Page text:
Home is the Sailor Home from the Sea
Among my favorite poems, written by my favorite poet, A.E. Housman (1859-1936) is the following:
Home is the sailor, home from sea:
Her far-borne canvas furled
The ship pours shining on the quay
The plunder of the world.
Home is the hunter from the hill:
Fast in the boundless snare
All flesh lies taken at his will
And every fowl of air.
'Tis evening on the moorland free,
The starlit wave is still:
Home is the sailor from the sea,
The hunter from the hill.
I was reminded of Houseman’s poem today as I turned to my country “home” on Faquier, after a month long separation engendered by a two week trip to
Couples who face periodic separations, due to work, travel, or military obligations must cope with an ongoing process of adaptation and re-adaptation. Those of us who served in the navy, with extended times at sea, are particularly familiar with the challenge. The two elements of the “couple” grow apart and become independent. The ties biding them together may be as much a matter of commitment (“until death do us part” ; “so long as we both shall live”), convenience and financial need as of affection, intimacy and mutual respect. Reestablishing the bonds that once brought them together takes work, “quality time” and a commitment to give and take. But the strength and temperaments that make independent living possible, in the face of separations, make rebonding more difficult.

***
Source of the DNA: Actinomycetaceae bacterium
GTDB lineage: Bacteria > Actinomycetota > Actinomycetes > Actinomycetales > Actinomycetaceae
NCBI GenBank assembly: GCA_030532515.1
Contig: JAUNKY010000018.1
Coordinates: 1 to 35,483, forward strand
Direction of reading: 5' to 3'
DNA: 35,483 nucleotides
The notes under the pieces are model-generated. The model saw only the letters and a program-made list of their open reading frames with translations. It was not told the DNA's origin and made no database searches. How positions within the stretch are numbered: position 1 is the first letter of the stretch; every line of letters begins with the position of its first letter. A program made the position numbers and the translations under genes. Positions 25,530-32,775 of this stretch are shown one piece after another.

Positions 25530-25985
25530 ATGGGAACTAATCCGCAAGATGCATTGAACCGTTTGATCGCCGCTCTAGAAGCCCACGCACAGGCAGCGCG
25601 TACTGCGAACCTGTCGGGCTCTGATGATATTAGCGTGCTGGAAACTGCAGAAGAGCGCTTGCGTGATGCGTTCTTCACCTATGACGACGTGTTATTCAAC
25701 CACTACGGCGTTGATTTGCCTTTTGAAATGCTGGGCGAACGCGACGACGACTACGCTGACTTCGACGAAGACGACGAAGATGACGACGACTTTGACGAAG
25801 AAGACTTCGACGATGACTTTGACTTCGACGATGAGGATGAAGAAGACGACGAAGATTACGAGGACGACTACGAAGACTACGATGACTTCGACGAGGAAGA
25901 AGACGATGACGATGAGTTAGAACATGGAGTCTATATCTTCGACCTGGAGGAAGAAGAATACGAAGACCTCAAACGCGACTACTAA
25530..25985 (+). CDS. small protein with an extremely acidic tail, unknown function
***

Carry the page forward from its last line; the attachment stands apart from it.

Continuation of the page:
In my mind, Housman’s concluding verse captures a universal yearning – of sailors hunters; of all of us – for a home of peace, tranquility, intimacy and unconditional acceptance.
But note that Housman, characteristically, ends his poem on that note of yearning. He omits a concluding verse that might have described what life was like for his sailor and hunter when they actually returned home.